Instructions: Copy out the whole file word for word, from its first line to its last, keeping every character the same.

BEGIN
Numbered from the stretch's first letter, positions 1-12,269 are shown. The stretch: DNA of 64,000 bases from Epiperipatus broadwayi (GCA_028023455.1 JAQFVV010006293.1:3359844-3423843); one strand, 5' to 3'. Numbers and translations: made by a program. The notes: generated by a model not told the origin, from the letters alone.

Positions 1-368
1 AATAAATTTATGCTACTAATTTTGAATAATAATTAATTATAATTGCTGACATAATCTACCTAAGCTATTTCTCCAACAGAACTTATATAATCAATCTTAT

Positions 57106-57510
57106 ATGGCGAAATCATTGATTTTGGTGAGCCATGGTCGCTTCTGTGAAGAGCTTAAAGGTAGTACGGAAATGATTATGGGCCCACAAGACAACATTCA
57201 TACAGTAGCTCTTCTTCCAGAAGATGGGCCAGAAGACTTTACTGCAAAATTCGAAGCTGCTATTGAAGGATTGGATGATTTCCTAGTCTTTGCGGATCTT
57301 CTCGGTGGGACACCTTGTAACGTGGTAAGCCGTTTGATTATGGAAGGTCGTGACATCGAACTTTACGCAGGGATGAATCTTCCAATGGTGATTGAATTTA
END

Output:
Numbered from the stretch's first letter, positions 1-12,269 are shown. The stretch: DNA of 64,000 bases from Epiperipatus broadwayi (GCA_028023455.1 JAQFVV010006293.1:3359844-3423843); one strand, 5' to 3'. Numbers and translations: made by a program. The notes: generated by a model not told the origin, from the letters alone.

Positions 1-368
1 AATAAATTTATGCTACTAATTTTGAATAATAATTAATTATAATTGCTGACATAATCTACCTAAGCTATTTCTCCAACAGAACTTATATAATCAATCTTAT

Positions 57106-57510
57106 ATGGCGAAATCATTGATTTTGGTGAGCCATGGTCGCTTCTGTGAAGAGCTTAAAGGTAGTACGGAAATGATTATGGGCCCACAAGACAACATTCA
57201 TACAGTAGCTCTTCTTCCAGAAGATGGGCCAGAAGACTTTACTGCAAAATTCGAAGCTGCTATTGAAGGATTGGATGATTTCCTAGTCTTTGCGGATCTT
57301 CTCGGTGGGACACCTTGTAACGTGGTAAGCCGTTTGATTATGGAAGGTCGTGACATCGAACTTTACGCAGGGATGAATCTTCCAATGGTGATTGAATTTA